Democracy [draft by Roy Brown commission]

  • Status / Pending-review

In the absence of any better world to come, human beings have to find ways of achieving the greatest freedom and fulfillment for themselves and each other in this world. Many humanists from the civilisations of the ancient world, to the political pioneers of the ages of emancipation and enfranchisement, have advanced the view that all people have the right to be involved in choosing, checking and removing those who hold civil authority in their society, that the welfare of every individual in a human community is served by their being treated as equal in dignity, rights and freedom, and that as a result democracy is the system best suited to human welfare.

Valuing the full development of each individual, which requires freedom and security, recognising the interdependence of human beings in society, and seeking to promote the responsible development of civilisation, IHEU supports the democratic principle that human communities should have the ability to freely choose how they are governed and by whom and have mechanisms to hold to account, recall, and change their governments.

IHEU aims at the fullest possible development of democracy throughout the world. Every gain on the road to democracy must be preserved, defended and widened for this purpose and nations without democracy should receive assistance and be supported to achieve it.

Key elements of a good implementation of democracy include:

[b]-In this context, IHEU also supports Article 1.1 of the International Covenant on Civil and Political Rights (ICCPR) which says: “All peoples have the right of self-determination. By virtue of that right, they freely determine their political status, and freely pursue their economic, social and cultural development”
[c]-Specifically, Constitutions should conform to the Universal Declaration of Human Rights (UDHR) and ICCPR. These rights include: the protection of everyone’s life by law; the prohibition of torture, slavery and forced labor; the protection of everyone’s liberty and security; the right to a fair trial and no punishment without law; the right to education, the right to respect for private and family life; freedom of thought, conscience, religion and expression (see IHEU’s separate policy statement on each of these items), and equal rights for all adult citizens to vote, regardless of race, religion or belief, gender, sexual orientation, education, wealth, age, health or disability. Voting limits of age, health and disability, should be set and defined by the Constitution.
[d]-To avoid any illegitimate influence on elections and to ensure absence of corruption, elections should be monitored by persons, who are representatives of the people as a whole or, at the request of the government, by persons appointed by the United Nations.
[e]- Also see the IHEU Resolution on Comprehensive Secularism, IHEU General Assembly, Paris, July 2005 and the IHEU Paris Declaration 2005, World Humanist Congress Paris, July 2005.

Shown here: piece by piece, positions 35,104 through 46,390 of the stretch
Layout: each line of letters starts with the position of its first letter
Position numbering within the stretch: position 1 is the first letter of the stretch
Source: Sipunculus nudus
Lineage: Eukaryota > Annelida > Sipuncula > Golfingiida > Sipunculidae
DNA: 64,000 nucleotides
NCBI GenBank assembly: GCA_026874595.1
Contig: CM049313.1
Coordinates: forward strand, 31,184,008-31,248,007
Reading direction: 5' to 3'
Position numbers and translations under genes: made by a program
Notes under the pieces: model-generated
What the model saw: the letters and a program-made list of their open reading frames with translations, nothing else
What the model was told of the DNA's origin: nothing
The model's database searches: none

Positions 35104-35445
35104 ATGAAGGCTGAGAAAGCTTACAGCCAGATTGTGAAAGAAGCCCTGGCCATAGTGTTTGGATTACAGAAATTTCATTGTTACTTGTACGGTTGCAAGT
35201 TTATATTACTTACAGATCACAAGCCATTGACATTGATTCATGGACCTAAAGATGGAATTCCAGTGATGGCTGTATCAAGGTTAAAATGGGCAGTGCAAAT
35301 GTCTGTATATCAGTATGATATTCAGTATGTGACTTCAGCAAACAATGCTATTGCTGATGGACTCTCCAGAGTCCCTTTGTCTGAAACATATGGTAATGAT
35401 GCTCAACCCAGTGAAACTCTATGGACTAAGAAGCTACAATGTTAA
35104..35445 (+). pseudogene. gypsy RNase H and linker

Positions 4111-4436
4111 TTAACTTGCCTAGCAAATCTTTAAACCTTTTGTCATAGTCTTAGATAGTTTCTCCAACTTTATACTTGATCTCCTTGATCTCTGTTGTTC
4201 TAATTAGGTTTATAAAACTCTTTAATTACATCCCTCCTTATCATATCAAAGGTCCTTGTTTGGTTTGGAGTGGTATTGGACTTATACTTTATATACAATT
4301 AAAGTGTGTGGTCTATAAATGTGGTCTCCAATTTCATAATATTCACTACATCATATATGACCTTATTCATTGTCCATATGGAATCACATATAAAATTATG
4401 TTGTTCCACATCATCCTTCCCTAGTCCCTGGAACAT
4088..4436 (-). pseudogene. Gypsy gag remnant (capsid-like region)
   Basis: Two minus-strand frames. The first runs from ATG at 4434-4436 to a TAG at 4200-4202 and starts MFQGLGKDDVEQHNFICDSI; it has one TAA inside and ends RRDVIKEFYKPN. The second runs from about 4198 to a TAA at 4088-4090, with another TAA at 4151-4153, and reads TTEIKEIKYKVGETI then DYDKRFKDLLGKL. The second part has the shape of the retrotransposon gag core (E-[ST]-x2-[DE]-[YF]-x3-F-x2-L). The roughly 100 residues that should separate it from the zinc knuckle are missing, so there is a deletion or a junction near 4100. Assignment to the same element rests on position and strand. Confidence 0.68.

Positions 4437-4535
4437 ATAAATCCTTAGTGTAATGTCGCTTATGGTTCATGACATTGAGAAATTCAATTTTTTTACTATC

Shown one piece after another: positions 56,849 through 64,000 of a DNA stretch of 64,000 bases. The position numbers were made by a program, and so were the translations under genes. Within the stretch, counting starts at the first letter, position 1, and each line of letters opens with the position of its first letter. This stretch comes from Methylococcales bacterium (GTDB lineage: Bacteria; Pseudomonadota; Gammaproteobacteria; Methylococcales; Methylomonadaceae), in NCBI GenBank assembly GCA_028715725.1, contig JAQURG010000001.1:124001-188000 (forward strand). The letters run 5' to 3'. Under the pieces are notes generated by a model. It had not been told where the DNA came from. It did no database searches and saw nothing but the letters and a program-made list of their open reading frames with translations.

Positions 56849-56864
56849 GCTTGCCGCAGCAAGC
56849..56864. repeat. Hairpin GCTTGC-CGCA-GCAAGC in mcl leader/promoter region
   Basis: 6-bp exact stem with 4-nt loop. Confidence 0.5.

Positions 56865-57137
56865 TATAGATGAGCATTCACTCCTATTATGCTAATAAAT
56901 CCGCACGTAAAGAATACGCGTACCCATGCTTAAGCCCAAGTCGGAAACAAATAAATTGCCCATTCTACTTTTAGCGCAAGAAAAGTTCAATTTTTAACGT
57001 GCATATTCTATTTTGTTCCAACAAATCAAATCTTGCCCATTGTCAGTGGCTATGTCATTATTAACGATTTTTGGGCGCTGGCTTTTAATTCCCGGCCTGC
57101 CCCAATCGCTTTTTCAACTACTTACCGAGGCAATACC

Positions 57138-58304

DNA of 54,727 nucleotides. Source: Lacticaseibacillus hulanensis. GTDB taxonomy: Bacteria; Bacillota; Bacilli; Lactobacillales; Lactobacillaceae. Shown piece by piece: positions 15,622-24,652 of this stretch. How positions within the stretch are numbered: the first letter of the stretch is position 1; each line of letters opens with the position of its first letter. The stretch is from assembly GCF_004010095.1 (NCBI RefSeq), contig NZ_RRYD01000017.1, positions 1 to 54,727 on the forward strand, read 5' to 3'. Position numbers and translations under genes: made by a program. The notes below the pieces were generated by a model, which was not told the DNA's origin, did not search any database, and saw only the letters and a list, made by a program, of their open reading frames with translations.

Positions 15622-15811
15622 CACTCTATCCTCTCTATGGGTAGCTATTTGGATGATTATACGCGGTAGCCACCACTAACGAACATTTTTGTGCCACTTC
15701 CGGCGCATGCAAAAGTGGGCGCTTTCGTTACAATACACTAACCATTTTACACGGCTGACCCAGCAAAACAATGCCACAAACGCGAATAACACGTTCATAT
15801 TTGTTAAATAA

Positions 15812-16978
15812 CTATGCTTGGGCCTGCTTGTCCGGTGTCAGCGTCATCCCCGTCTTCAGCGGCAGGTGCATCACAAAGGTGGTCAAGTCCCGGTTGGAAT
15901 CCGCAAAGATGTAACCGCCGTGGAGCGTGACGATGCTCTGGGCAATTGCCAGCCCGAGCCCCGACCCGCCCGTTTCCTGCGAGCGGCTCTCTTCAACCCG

[f]-An independent judiciary (e.g., a Supreme Court with independent judges, specified by the Constitution) should have the power to declare legislative acts unconstitutional and be able to nullify breaches of procedure by any other powers.
[g]-Some differentiation is, however, legitimate. Examples include: children, elderly people and the disabled; the taxation of income and wealth; the absence of voting rights for children; different treatment for children convicted of crimes; and enjoyment of certain privileges by the elderly and pregnant women.
[h]-IHEU fully supports Article 21 of the International Covenant on Civil and Political Rights (ICCPR), regarding freedom of assembly and association, and the Conventions of the International Labour Organization (ILO) concerning the right to organize.
[i]-Government deficit limits, such as a proportion of GDP, to be defined in the Constitution to prevent any government from buying electoral popularity by acquiring excessive loans, incurring excessive expenditure, and in effect mortgaging the nation’s future. Under exceptional circumstances the government could refer to the relevant Legislative bodies o obtain permission (by their super-majority) to exceed previously approved deficit limit.
[j]-A democratic polity should have provisions for facilitating people’s effective participation through pre-legislative consultations with Civil Society, independent media and independent opinion polls, whilst decision-making powers remain with the legislature.
[k]- Like all citizens, government employees should enjoy full civil and political rights, but should be politically and religiously neutral in the exercise of their public duties and impartial in implementing the policy programs of the elected government.


[Information about ratification unknown]

Suggested academic reference

'Democracy [draft by Roy Brown commission]', Humanists International

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